Background: Reports of high levels of antimicrobial resistance to cotrimoxazole in children with non-severe pneumonia (NSP) have prompted calls for a change to amoxicillin in the therapeutic guidelines at the first-level health care facility (FLHF). FLHFs lack data about the use of World Health Organization (WHO) acute respiratory infection (ARI) standard case management (SCM).
Objective: To apply ARI SCM guidelines at the FLHF, assess clinical outcome of NSP with oral cotrimoxazole and determine the risk factors influencing treatment outcome.
Design: Health care workers (HCWs) at 14 health centres managed children aged 2-59 months with NSP according to ARI SCM guidelines. The primary outcome was treatment failure, including change of antibiotic therapy and loss to follow-up.
Results: Of 949 children enrolled, 110 (11.6%) failed therapy with oral cotrimoxazole. Clinical failure was significantly higher among children presenting with a fast respiratory rate of > or = 15 breaths/min above normal for age and wheezing on examination.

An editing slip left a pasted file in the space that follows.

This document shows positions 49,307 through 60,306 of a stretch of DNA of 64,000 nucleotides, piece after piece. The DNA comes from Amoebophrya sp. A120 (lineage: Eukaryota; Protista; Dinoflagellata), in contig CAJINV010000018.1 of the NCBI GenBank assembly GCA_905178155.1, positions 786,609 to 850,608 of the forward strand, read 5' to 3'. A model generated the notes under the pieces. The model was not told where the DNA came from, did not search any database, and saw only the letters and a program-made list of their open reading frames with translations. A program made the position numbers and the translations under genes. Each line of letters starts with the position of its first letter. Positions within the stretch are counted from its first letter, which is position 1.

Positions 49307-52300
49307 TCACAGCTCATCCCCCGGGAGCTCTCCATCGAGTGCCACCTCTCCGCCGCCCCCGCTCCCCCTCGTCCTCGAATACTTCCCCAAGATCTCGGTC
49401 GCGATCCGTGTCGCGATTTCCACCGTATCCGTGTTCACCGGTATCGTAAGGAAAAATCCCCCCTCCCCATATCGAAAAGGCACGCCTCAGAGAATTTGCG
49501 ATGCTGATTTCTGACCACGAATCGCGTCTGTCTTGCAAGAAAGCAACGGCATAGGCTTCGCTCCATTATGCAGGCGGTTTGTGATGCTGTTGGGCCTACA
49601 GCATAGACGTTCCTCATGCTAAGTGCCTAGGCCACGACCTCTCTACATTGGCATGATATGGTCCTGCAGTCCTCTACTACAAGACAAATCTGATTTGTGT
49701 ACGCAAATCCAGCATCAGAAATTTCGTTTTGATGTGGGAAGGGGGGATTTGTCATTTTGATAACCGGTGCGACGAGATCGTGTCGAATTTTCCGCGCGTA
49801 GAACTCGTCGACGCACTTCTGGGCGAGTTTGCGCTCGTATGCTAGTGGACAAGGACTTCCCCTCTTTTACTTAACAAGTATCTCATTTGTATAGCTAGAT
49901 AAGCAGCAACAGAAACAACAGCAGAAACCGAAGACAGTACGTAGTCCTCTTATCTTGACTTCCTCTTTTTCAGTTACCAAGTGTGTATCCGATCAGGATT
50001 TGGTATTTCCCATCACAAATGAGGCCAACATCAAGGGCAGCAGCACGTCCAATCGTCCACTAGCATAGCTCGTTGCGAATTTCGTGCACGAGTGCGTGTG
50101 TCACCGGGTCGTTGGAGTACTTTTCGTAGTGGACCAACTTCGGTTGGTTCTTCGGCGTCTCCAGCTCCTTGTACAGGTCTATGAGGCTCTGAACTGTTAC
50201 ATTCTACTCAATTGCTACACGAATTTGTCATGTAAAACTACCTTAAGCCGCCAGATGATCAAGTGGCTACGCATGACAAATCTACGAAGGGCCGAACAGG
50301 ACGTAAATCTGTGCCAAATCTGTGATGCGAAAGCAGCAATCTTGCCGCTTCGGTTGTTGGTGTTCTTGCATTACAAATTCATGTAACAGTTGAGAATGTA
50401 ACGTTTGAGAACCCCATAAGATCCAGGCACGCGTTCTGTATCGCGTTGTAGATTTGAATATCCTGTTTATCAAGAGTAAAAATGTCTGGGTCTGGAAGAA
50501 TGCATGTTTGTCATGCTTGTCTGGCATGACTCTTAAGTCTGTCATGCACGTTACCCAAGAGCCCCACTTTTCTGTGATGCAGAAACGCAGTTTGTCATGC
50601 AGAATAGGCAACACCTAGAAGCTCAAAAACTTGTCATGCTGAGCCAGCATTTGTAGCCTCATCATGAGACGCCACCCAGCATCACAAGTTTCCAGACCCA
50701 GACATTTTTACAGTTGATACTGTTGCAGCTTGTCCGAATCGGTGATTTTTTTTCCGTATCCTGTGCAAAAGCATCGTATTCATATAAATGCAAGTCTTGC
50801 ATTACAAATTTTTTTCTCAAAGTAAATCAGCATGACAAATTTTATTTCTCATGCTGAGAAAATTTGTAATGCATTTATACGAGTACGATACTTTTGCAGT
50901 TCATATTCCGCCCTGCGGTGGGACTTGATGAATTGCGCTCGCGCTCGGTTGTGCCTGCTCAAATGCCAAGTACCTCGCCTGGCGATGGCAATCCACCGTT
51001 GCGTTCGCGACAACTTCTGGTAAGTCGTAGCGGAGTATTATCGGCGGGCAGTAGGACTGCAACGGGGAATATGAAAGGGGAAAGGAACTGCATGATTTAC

Conclusions: To treat children with NSP at the FLHF, oral cotrimoxazole is an acceptable treatment choice in view of the efficacy, cost and ease of use. In children with wheezing and signs of pneumonia, the decision to use antibiotic therapy should be made after a trial of bronchodilator therapy.